The value of your investments and the income from them may go down as well as up, and you could get back less than you invested.

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A letter from our Chief Investment Officer

4 min read
Martyn Surguy, Chief Investment Officer14 May 2020

The worst seems to be over. But we have a long way to go yet.

As we digest the implications of Prime Minister Johnson’s update last weekend, it’s hard not to think that the unusual circumstances we find ourselves in are set to continue for much longer than we originally thought. This poses further challenges to us all. Our hopes for a swift return to normality have been dashed, or at least deferred. Both mentally and organisationally we must reset and prepare for the long haul.

Patience is not only a virtue but the cornerstone for investment success. Ours is not a game of ‘home runs’ and instant gratification, but of long-term planning and careful thought.

In doing this, the qualities of discipline and patience will be key. Discipline will help us stay within the revised government guidelines, patience will stop us from becoming overly frustrated and losing sight of the end goal. It struck me that these qualities are exactly the ones that successful investors require – particularly when the investment landscape changes as fundamentally as it has in recent months.

Discipline can manifest itself in many ways. We must trust our investment beliefs. We must resist the siren calls of our emotions and not act in haste when calm reflection is required. We must never lose sight of the long-term objectives for every portfolio we manage.

Patience is not only a virtue but the cornerstone for investment success. Ours is not a game of ‘home runs’ and instant gratification, but of long-term planning and careful thought. Changing course frequently or zig zagging through market uncertainty doesn’t work. It’s vital to rely on proven principles that are likely to work well over time.

Our investment principles have helped us navigate the challenges that have come our way this year. Focus on the long term, trust the structure provided by our strategic frameworks, look for opportunities along the way, don’t react to market noise.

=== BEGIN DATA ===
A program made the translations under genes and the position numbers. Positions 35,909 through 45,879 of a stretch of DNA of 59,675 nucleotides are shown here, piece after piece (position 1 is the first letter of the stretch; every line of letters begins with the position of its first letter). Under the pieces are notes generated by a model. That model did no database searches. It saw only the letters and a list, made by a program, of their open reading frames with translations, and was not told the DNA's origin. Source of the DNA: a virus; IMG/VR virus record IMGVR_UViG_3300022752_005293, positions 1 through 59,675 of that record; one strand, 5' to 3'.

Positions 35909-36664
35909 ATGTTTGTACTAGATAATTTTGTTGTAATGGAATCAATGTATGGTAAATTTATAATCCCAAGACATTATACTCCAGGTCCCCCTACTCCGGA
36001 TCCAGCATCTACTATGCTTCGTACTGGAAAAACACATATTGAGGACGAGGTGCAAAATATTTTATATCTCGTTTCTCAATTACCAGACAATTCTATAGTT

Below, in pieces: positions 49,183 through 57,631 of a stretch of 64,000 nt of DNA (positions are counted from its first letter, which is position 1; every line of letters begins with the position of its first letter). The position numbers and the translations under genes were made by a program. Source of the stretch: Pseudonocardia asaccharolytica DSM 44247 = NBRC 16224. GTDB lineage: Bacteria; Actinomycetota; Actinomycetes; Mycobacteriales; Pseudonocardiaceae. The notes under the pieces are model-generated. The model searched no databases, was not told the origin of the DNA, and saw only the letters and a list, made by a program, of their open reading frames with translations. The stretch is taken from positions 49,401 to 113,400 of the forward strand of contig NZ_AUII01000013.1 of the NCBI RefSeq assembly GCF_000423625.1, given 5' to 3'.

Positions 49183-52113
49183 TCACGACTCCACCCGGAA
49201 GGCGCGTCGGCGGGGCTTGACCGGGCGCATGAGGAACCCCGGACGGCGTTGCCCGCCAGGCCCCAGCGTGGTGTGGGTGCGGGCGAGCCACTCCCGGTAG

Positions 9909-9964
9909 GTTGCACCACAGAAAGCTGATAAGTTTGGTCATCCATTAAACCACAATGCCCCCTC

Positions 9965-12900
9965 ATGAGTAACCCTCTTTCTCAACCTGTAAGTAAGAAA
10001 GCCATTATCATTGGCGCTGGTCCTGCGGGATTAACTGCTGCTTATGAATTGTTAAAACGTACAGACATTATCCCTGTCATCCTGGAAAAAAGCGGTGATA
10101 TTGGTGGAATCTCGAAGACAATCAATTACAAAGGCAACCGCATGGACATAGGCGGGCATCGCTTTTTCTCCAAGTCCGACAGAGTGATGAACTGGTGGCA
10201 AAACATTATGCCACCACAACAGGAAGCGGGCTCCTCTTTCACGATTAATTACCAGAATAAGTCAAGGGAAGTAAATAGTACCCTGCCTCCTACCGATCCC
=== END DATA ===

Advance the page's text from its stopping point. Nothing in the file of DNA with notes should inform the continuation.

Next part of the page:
Each of our portfolios are set up with a strategic roadmap designed to take our investors safely to their destination. Most obviously, it’s vital that everyone owns a sensible spread of assets. And we want to draw on as many sources of return as we can to diversify every portfolio.

Alternatives are crucial to our portfolios, though can be hard for investors to understand. They enable us to employ a wider range of investment tools and techniques. Typically, we use them to diversify and, in recent times, to provide an effective substitute to sovereign bond markets which offer low yield and return prospects. Our alternatives have performed superbly this year, and outstripped bonds by far.

Some of our secular themes have also helped this year. For example, we bought US healthcare in the middle of last year. We didn’t see a pandemic coming, but thought that as the world’s people become older and richer they will spend more and more on healthcare. Moreover, the sector was cheap due to political concerns in the United States. At the time of writing the sector is one of few areas that’s up for the year. It remains attractive and is very much a core holding for us.

We invest globally, which means not only looking to international stock and bond markets but also holding foreign currency as standard in our portfolios. This can be an important buffer when markets are stressed as sterling tends to be highly volatile at such times, due to the UK’s weak balance of payments. This is exactly what happened in 2020, but in March sterling fell to levels that didn’t make sense to us so we added to our positions.

Credit markets, too, have presented us with interesting opportunities as the crisis has unfolded. In March, spreads between corporate and government bonds shot up to levels last seen in the financial crisis of 2008 as investors worried about whether companies would be able to repay their debts. Credit markets were dislocated.

But 2020 is not 2008 – governments and central banks have stepped in to alleviate solvency concerns and the big banks are far more resilient. We added significantly to credit, cutting sovereign bond holdings to almost zero in most portfolios. Our conviction is high, so we bought decisively.

Perhaps the best example of discipline in portfolio management is the imperative to rebalance portfolios back to their long-term target weights periodically. This ensures that portfolios don’t drift too far from their moorings, which is especially important when asset classes have been moving very differently. In March stocks plummeted while bonds gained. Uncertainty was high, newsflow appalling and sentiment dreadful, but we maintained our discipline and rebalanced. We sold expensive bonds and bought equities that had plunged, enabling portfolios to participate more fully in April’s recovery.

The financial markets will present us with many more challenges over the summer months as they digest the magnitude of the economic setback and corporate headwinds. We must ensure that our portfolios can cope with this but are also looking forward to better times around the corner. Having the patience to rely on tried and tested portfolio structures, together with the discipline to fine-tune the framework as market conditions change, should enable us to do exactly that.

Please stay safe, stay well and let us know if there is anything at all you need from us.

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